A person arguing that they shot someone in defense of themselves or others is judged criminally on two factors, Eldridge said: Were they in reasonable fear of imminent bodily harm or death, and did they use reasonable force to combat that danger?
“If you are a trained law enforcement officer or a trained security guard, your ability to recognize a threat and react to that threat may be viewed differently, in light of your training or expertise,” Eldridge said.
But the Maryland State Police, which licenses private armed security guards, doesn’t mandate training for security agencies. They also don’t track shootings or play any oversight role in shooting incidents. Security guards apply for a license only after they are hired by an agency. Then they submit an application and fingerprints for a criminal background check. The State Police can revoke the license for a felony or misdemeanor in some cases, and security guards can work while their applications are pending.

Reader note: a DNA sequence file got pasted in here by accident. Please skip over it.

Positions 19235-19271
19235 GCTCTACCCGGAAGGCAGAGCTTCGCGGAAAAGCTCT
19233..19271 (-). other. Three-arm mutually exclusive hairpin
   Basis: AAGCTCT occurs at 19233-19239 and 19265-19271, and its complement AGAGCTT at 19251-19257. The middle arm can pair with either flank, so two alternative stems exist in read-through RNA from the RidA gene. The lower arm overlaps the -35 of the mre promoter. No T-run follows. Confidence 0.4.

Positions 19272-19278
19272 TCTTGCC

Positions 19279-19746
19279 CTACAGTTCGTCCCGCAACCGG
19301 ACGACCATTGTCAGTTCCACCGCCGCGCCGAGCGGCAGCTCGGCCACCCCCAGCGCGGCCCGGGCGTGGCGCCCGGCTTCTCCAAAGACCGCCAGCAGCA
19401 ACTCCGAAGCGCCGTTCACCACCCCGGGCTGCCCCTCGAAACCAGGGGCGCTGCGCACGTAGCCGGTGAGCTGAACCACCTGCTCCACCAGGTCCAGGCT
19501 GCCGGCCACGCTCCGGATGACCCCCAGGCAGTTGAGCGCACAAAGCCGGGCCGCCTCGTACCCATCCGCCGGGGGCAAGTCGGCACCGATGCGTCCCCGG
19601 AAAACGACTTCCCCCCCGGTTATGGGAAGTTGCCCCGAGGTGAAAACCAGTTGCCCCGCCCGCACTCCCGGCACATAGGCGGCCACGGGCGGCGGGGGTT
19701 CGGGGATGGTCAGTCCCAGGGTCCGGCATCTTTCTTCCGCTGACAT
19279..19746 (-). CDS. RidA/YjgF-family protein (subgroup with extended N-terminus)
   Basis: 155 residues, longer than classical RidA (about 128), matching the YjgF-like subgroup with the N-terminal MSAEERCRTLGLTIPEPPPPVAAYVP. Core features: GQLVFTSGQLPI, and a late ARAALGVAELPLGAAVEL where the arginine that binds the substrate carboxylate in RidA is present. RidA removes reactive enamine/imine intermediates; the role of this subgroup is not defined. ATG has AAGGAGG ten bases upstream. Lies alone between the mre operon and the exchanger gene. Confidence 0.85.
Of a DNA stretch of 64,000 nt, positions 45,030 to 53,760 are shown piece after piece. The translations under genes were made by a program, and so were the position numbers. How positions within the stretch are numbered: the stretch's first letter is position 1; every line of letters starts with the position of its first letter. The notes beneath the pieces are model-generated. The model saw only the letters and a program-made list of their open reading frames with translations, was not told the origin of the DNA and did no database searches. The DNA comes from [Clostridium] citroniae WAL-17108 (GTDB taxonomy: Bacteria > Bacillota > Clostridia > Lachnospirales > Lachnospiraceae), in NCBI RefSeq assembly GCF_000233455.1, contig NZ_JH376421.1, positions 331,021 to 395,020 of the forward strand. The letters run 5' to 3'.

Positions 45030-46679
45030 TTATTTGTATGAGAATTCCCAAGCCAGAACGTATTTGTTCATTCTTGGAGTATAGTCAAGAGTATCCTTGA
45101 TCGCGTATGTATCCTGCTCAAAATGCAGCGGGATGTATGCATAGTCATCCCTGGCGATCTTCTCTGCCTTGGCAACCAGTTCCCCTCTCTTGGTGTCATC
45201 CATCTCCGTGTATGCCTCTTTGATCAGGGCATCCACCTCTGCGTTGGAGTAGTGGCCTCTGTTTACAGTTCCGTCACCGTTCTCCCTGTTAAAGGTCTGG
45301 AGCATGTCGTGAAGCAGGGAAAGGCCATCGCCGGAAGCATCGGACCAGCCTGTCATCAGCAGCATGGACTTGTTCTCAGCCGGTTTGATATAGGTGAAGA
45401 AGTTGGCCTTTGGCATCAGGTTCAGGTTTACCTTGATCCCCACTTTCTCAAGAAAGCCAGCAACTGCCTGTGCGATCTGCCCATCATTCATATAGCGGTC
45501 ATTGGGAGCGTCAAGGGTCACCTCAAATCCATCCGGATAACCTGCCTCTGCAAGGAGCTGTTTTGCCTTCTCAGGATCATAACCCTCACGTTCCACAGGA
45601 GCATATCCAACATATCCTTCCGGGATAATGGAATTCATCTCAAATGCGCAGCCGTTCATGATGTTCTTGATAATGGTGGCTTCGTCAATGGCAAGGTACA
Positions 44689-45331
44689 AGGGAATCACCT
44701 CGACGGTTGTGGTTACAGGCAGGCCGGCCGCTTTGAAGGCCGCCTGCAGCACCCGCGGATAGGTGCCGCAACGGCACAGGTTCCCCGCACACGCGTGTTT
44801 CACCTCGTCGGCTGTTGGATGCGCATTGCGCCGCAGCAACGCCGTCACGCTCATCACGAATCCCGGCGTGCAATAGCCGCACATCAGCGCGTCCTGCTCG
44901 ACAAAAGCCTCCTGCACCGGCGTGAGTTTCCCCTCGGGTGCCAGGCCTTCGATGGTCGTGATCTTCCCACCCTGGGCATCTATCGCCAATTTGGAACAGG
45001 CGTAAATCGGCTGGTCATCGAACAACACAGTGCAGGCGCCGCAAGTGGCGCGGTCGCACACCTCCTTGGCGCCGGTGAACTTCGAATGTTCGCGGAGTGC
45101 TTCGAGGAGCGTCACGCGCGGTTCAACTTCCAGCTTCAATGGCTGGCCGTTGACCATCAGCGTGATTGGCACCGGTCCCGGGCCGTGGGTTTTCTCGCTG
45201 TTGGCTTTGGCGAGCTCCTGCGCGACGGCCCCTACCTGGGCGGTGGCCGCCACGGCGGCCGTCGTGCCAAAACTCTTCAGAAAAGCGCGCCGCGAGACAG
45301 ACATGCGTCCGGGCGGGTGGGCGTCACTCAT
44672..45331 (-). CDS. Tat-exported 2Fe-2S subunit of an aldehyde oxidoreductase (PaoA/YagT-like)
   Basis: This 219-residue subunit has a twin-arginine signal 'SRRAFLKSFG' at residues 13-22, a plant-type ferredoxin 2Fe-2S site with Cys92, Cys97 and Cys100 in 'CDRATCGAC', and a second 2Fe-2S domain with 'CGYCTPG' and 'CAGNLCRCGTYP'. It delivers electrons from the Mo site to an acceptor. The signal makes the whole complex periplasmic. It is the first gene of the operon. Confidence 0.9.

David Alan Sklansky, co-director of the Stanford Law School’s Criminal Justice Center, said that type of loose oversight structure isn’t unique to Maryland, even as the private security industry has expanded over the last several decades. On the one hand, Sklansky said, security guards do not enjoy qualified immunity, which means private guards and their employers are easier to sue in a civil tort case.
“On the other hand, there are a range of oversight mechanisms for public police that are almost entirely absent for private security guards,” Sklansky said.
That absence of accountability could become a more prominent issue in Baltimore, which has a police department short hundreds of patrol officers and stubbornly high levels of homicides and nonfatal shootings. Security guards and locked-away merchandise have become more common in recent years at Baltimore businesses, and there are an array of companies providing the services. As of last month, there were 1,312 security agencies licensed to operate in Maryland, according to State Police data, with 191 headquartered in Baltimore.
There are legal implications of that expansion that haven’t yet been tested. In the trendy Harbor East area, and other parts of the waterfront, a “business improvement district” requires all commercial businesses operating there to pay a fee — money that is then used to fund greening and cleaning services, as well as private security, according to a city councilman representing the area.